Distribution of egg positive rates for E. vermicularis by age among preschool children in 3 localities

The most important finding in this survey was not the observation that specific age groups showed the highest EPR in different localities, but the observation that enterobiasis was prevalent across all age groups in all surveyed localities. These days, many children are taken to the kindergarten during the daytime before entering primary schools. Consequently, E. vermicularis infection can easily occur and keep spreading rapidly in kindergartens. This study had 2 limitations. First, the scotch-tape sample collection for E. vermicularis was conducted by their parents, untrained personnel, who may not be able to follow exactly the recommended protocols. Second, it is well known that the EPR for E. vermicularis increases with repeated scotch-tape tests [11]. The sample collection and test in the present study was conducted only 1 time. Therefore, the actual EPR for E. vermicularis may have been higher than the results obtained in the present study. In conclusion, E. vermicularis infection is widely prevalent among preschool children in 3 different localities of Korea, Chuncheon-si, Inje-gun, and Paju-si.

ACKNOWLEDGMENT

This work was supported by a grant (NIH-4847-302-210-13, 2008) from the Korea National Institute of Health, Republic of Korea.

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Article information Continued

Fig. 1

The 3 localities on the map of South Korea.

Table 1.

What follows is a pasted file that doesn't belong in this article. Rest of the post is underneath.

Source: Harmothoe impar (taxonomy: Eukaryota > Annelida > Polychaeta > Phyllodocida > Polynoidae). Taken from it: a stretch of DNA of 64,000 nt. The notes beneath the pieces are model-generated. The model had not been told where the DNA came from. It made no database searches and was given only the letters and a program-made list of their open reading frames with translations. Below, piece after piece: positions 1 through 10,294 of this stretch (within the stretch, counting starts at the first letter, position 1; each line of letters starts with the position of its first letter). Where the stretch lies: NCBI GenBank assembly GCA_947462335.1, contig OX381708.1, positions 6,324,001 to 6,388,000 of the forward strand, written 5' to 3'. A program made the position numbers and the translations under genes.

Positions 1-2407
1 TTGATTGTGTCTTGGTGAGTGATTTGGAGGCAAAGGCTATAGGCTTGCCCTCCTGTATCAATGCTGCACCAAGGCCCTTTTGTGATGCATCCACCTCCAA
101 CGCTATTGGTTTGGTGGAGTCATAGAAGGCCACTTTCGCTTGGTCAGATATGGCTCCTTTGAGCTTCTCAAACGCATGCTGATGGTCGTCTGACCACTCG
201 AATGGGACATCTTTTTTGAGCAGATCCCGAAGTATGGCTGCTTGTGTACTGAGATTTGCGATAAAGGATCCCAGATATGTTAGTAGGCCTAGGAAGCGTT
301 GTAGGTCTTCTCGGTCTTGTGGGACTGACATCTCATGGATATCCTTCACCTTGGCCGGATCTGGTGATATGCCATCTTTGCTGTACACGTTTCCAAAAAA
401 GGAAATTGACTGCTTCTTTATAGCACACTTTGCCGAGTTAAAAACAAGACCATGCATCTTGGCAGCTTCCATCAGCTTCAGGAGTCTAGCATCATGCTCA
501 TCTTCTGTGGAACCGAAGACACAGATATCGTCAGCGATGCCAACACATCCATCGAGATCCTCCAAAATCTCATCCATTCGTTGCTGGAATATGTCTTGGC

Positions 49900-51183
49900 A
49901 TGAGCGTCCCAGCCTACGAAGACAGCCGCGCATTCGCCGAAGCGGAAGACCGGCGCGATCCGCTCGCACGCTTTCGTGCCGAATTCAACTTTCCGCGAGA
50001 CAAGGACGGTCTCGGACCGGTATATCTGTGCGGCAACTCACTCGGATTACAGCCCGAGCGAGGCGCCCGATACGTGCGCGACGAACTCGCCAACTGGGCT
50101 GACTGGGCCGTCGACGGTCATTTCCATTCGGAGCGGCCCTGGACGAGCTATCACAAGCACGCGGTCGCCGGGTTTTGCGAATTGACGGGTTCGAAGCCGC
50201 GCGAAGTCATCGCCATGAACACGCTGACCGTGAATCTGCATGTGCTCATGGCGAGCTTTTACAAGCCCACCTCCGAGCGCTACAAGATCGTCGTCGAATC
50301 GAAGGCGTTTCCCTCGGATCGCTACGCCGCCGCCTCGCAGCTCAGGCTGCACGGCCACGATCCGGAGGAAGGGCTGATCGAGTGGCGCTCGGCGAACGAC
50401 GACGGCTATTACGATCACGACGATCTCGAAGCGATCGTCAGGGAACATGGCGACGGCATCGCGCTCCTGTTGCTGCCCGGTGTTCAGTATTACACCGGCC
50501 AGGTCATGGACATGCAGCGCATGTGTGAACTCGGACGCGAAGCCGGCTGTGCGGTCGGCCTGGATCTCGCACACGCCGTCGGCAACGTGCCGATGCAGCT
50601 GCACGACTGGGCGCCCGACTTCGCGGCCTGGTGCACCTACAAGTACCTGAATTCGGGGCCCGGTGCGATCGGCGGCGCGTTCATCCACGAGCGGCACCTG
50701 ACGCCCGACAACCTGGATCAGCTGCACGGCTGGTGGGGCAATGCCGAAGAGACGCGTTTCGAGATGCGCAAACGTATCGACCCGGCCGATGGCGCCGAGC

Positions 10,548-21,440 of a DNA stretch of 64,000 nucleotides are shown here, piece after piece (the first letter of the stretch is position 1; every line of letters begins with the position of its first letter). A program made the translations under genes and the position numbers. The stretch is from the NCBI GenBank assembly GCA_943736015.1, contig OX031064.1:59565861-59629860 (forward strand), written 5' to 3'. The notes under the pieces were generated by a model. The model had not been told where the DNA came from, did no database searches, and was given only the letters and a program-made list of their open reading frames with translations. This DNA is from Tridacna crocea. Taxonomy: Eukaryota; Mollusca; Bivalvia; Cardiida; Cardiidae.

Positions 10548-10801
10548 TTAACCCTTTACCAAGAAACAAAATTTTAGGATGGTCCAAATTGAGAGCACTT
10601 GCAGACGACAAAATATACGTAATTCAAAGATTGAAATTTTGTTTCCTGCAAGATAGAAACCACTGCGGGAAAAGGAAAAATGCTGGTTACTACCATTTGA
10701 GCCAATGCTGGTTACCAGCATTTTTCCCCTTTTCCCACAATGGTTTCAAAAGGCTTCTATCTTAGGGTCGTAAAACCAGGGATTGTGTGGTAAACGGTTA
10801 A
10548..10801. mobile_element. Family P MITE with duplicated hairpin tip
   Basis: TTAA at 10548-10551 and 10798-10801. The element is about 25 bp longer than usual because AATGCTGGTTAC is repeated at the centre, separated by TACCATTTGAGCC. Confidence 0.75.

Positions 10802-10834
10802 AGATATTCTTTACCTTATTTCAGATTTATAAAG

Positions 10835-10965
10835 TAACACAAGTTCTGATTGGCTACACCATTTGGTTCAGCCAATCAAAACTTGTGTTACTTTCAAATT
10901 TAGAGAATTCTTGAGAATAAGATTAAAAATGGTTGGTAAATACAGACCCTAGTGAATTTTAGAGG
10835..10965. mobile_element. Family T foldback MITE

Egg positive rates of Enterobius vermicularis by sex among preschool children in 3 localities

Category No. of total examined No. of positive children (%) Adjusted
OR (95%CI) P-value
Total 7,048 285 (4.0)
Gender
 Girl 3,313 102 (3.1) 1 -
 Boy 3,735 183 (4.9) 1.6 (1.3-2.1) 0.0001
Age
 0-4 2,252 46 (2.0) 1 -
 5-7 4,796 239 (5.0) 2.5 (1.8-3.5) < 0.0001
Region
 Paju-si 4,819 167 (3.5) 1 -
 Inje-gun 788 36 (4.6) 1.2 (0.8-1.7) 0.3717
 Chuncheon-si 1,441 82 (5.7) 1.8 (1.4-2.4) < 0.0001

Table 2.

Distribution of egg positive rates for E. vermicularis by age among preschool children in 3 localities

City Age (No. of egg positive cases/ No. examined)
P-value for linearity test
< 3 3 4 5 6 7
Chuncheon-si (%) 4/90 (4.4) 10/180 (5.5) 12/254(4.7) 28/398 (7.0) 21/360 (5.8) 7/159 (4.4) 0.7498
Inje-gun (%) 0 (0) 0/19 (0) 1/93 (1.0) 9/235 (3.8) 16/242 (6.6) 10/199 (5.0) 0.0120
Paju-si (%) 4/414 (1.0) 3/451 (0.6) 12/751 (1.6) 38/1,064 (3.5) 51/1,153 (4.4) 59/986 (5.9) 0.0002
Total (%) 8/504 (1.5) 13/650 (2.0) 25/1,098 (2.2) 75/1,697 (4.4) 88/1,755 (5.0) 76/1,344 (5.6) 0.0017